But in 2020, Gloucester County bought a quarter-acre wooded site, which included a part of the trench. The family that owned the site and knew of its potential historic context, Janofsky said, approached the county about the sale. Janofsky got a $19,000 New Jersey Historical Commission grant to conduct the initial dig there, as well as a public education and outreach program.

Janofsky said the work was merely expected to be a study of the trench. It included four public digs this summer, the last one on June 26, when the femur was found by one of the volunteers, Wayne Wilson, 50, a union electrician from West Deptford.

“I think we have human bone,” he called out, as Janofsky recalled. “We asked the public to leave.”

It was a moment she won’t forget.

Through extreme heat and long hours, the team “worked respectfully, carefully, methodically to document and remove these remains,” she said. “I personally witnessed the gentle laying on of hands as remains were lifted, the eye contact and subtle nods as a box of remains changed hands.”

Wilson called the whole experience “nothing short of amazing. It’s the history of the country.”

West Deptford police were even called in to make sure it wasn’t a crime scene. The county gave $30,000 more to continue the work. Then a 5-by-5-foot dig section grew to 10-by-13 feet. There’s probably more to discover. The trench actually extends well beyond the quarter-acre under an adjacent neighborhood, Janofsky said. But the digging at this time has stopped.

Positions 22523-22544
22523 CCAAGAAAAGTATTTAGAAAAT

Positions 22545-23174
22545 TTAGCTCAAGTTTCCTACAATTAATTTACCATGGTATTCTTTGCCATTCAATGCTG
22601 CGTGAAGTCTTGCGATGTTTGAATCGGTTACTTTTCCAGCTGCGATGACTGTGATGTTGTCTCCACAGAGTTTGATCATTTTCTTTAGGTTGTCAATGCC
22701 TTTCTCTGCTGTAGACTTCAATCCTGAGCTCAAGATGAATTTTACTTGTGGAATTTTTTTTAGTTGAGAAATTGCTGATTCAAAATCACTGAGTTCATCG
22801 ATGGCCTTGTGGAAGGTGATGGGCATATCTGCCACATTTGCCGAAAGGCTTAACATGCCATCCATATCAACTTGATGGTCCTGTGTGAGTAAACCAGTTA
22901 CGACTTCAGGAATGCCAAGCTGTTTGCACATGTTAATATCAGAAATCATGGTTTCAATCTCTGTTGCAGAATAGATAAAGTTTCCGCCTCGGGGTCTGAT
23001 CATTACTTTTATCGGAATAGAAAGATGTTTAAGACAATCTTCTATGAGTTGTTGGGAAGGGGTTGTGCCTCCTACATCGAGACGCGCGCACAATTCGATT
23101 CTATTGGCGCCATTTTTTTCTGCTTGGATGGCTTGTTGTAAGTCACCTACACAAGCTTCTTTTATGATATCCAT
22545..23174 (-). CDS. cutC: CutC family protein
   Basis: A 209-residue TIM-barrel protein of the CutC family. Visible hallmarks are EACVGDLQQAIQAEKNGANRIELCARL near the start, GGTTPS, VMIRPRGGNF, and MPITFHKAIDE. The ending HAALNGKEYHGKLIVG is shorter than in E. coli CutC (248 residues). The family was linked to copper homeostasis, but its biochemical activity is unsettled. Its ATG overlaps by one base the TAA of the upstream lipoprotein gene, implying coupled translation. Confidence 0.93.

Non-human items from the dig eventually will be showcased somewhere at the park. The trench will be filled in and the human remains will be reburied at a place to be determined. But the discovery will become part of the ongoing educational program at the battlefield.

The find also likely will figure prominently in the 250th anniversary of the country in 2026, with the battlefield being on a list of top sites to visit in New Jersey to learn about the war. More studies are likely to follow, Janofsky said.

“This is truly a rich site that offers us so many opportunities to better understand the battle,” she said. “I would anticipate in the next year having another archaeological study with broad public participation and Rowan University students involved.”

Emily Schmidt, 19, a Rowan sophomore history and anthropology major from Jefferson, said she relished the opportunity to revisit history through the project. It confirmed her career choice.

“I want to be in this for the rest of my life,” she said.

This story was updated to include West Chester University’s involvement.